NIALA: Elliott Woods is the host of Third Squad and a friend of mine, who's both a journalist and a military vet who’s served in Iraq. A decade after meeting the squad is an embed, he said out on a mission to track these men down back home. Over 12 episodes, Elliott chronicles the reality of surviving the aftermath of war. I spoke with him from his home in Livingston, Montana.

NIALA: Hey Elliott. Thanks for being with us on Axios Today.

ELLIOTT: Hey Niala, thanks so much for having me.

NIALA: So one thing that really stood out to me from Third Squad is the idea that war is not just about dying and the people who die, but it's also about killing. And I think that's a very difficult reality to grapple with. And you spoke with some of these Marines and asked them to reflect on what it means to kill.

Like I've shot prairie dogs, that I've felt worse about shooting.

Each time you do it, your soul is ripped, is divided as if, as if you're, you're taking on a piece of them. That's the problem with killing, is you, you're stuck with that.

NIALA: Why was it so important for you to include this? Because this is, this is tough. I mean, this is the heart of how hard all of this is, I think.

ELLIOTT: Yeah. To me talking about killing, when you're talking about war, is critically important. And I think it's something that is really hard for journalists to talk about with veterans, because it's really the ugliest part of war. And yet there's no war without killing. No matter what you do in the military, whether you're in the infantry and the front lines, carrying a weapon and engaged in direct combat, or whether you're a mail clerk or a helicopter mechanic, you're part of a killing machine. And for the people who are actually tasked with doing the killing on the front line, taking lives of people who they can see right in front of them. That is a profound experience for some of those people that they have a really hard time dealing with when they get home. And some of them don't have a hard time dealing with it. And for me, I think that's a really important thing to understand. That we are training killers and we are sending them to do that on our behalf. So I wanted to talk to people about that. I wanted to talk about the personal cost of that for them.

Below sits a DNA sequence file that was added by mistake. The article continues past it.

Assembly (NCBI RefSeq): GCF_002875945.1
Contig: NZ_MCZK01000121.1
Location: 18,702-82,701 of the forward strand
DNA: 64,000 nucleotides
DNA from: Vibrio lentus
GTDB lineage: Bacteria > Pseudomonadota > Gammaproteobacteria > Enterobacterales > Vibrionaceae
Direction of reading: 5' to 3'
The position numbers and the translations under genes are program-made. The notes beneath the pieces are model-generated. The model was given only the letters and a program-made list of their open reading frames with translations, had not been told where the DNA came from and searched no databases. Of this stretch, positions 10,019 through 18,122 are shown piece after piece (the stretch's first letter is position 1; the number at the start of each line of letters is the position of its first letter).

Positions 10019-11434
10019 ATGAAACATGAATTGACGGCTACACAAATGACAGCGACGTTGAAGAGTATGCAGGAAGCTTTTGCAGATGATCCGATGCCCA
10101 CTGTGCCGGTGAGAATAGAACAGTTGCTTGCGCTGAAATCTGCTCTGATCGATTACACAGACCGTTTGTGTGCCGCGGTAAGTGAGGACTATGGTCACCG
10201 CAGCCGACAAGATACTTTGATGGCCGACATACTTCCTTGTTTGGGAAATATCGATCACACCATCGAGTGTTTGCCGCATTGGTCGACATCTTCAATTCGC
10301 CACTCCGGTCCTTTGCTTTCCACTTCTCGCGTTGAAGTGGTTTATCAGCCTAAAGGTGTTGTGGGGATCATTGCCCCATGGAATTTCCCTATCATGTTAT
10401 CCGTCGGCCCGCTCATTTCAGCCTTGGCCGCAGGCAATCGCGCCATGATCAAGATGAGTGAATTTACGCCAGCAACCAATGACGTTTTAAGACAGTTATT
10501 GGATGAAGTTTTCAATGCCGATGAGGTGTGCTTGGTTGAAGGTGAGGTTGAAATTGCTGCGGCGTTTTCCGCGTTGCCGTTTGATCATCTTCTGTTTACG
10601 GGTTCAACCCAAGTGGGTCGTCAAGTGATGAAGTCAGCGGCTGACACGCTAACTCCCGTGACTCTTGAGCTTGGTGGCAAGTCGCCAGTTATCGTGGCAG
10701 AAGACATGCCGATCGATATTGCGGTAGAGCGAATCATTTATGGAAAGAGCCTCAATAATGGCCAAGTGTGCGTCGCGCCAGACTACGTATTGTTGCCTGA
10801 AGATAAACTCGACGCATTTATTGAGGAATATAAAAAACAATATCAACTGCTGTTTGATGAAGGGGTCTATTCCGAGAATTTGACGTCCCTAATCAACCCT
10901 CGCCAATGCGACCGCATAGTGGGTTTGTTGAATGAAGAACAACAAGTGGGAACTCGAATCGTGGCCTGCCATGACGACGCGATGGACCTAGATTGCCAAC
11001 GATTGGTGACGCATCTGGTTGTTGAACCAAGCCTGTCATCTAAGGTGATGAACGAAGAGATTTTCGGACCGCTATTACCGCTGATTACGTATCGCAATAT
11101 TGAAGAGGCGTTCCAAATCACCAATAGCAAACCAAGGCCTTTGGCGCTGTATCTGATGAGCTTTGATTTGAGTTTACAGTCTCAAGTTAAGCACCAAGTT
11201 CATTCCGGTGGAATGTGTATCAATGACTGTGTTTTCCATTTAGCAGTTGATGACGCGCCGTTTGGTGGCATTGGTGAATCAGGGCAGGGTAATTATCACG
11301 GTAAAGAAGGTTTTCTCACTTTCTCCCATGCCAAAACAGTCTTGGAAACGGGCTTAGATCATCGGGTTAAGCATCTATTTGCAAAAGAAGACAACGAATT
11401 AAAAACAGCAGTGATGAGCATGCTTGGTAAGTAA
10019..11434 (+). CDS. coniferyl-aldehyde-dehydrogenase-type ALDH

NIALA: To that point, some of that includes death. Here's some of Manny Mendoza's memories of collecting the body parts of his friend and fellow soldier.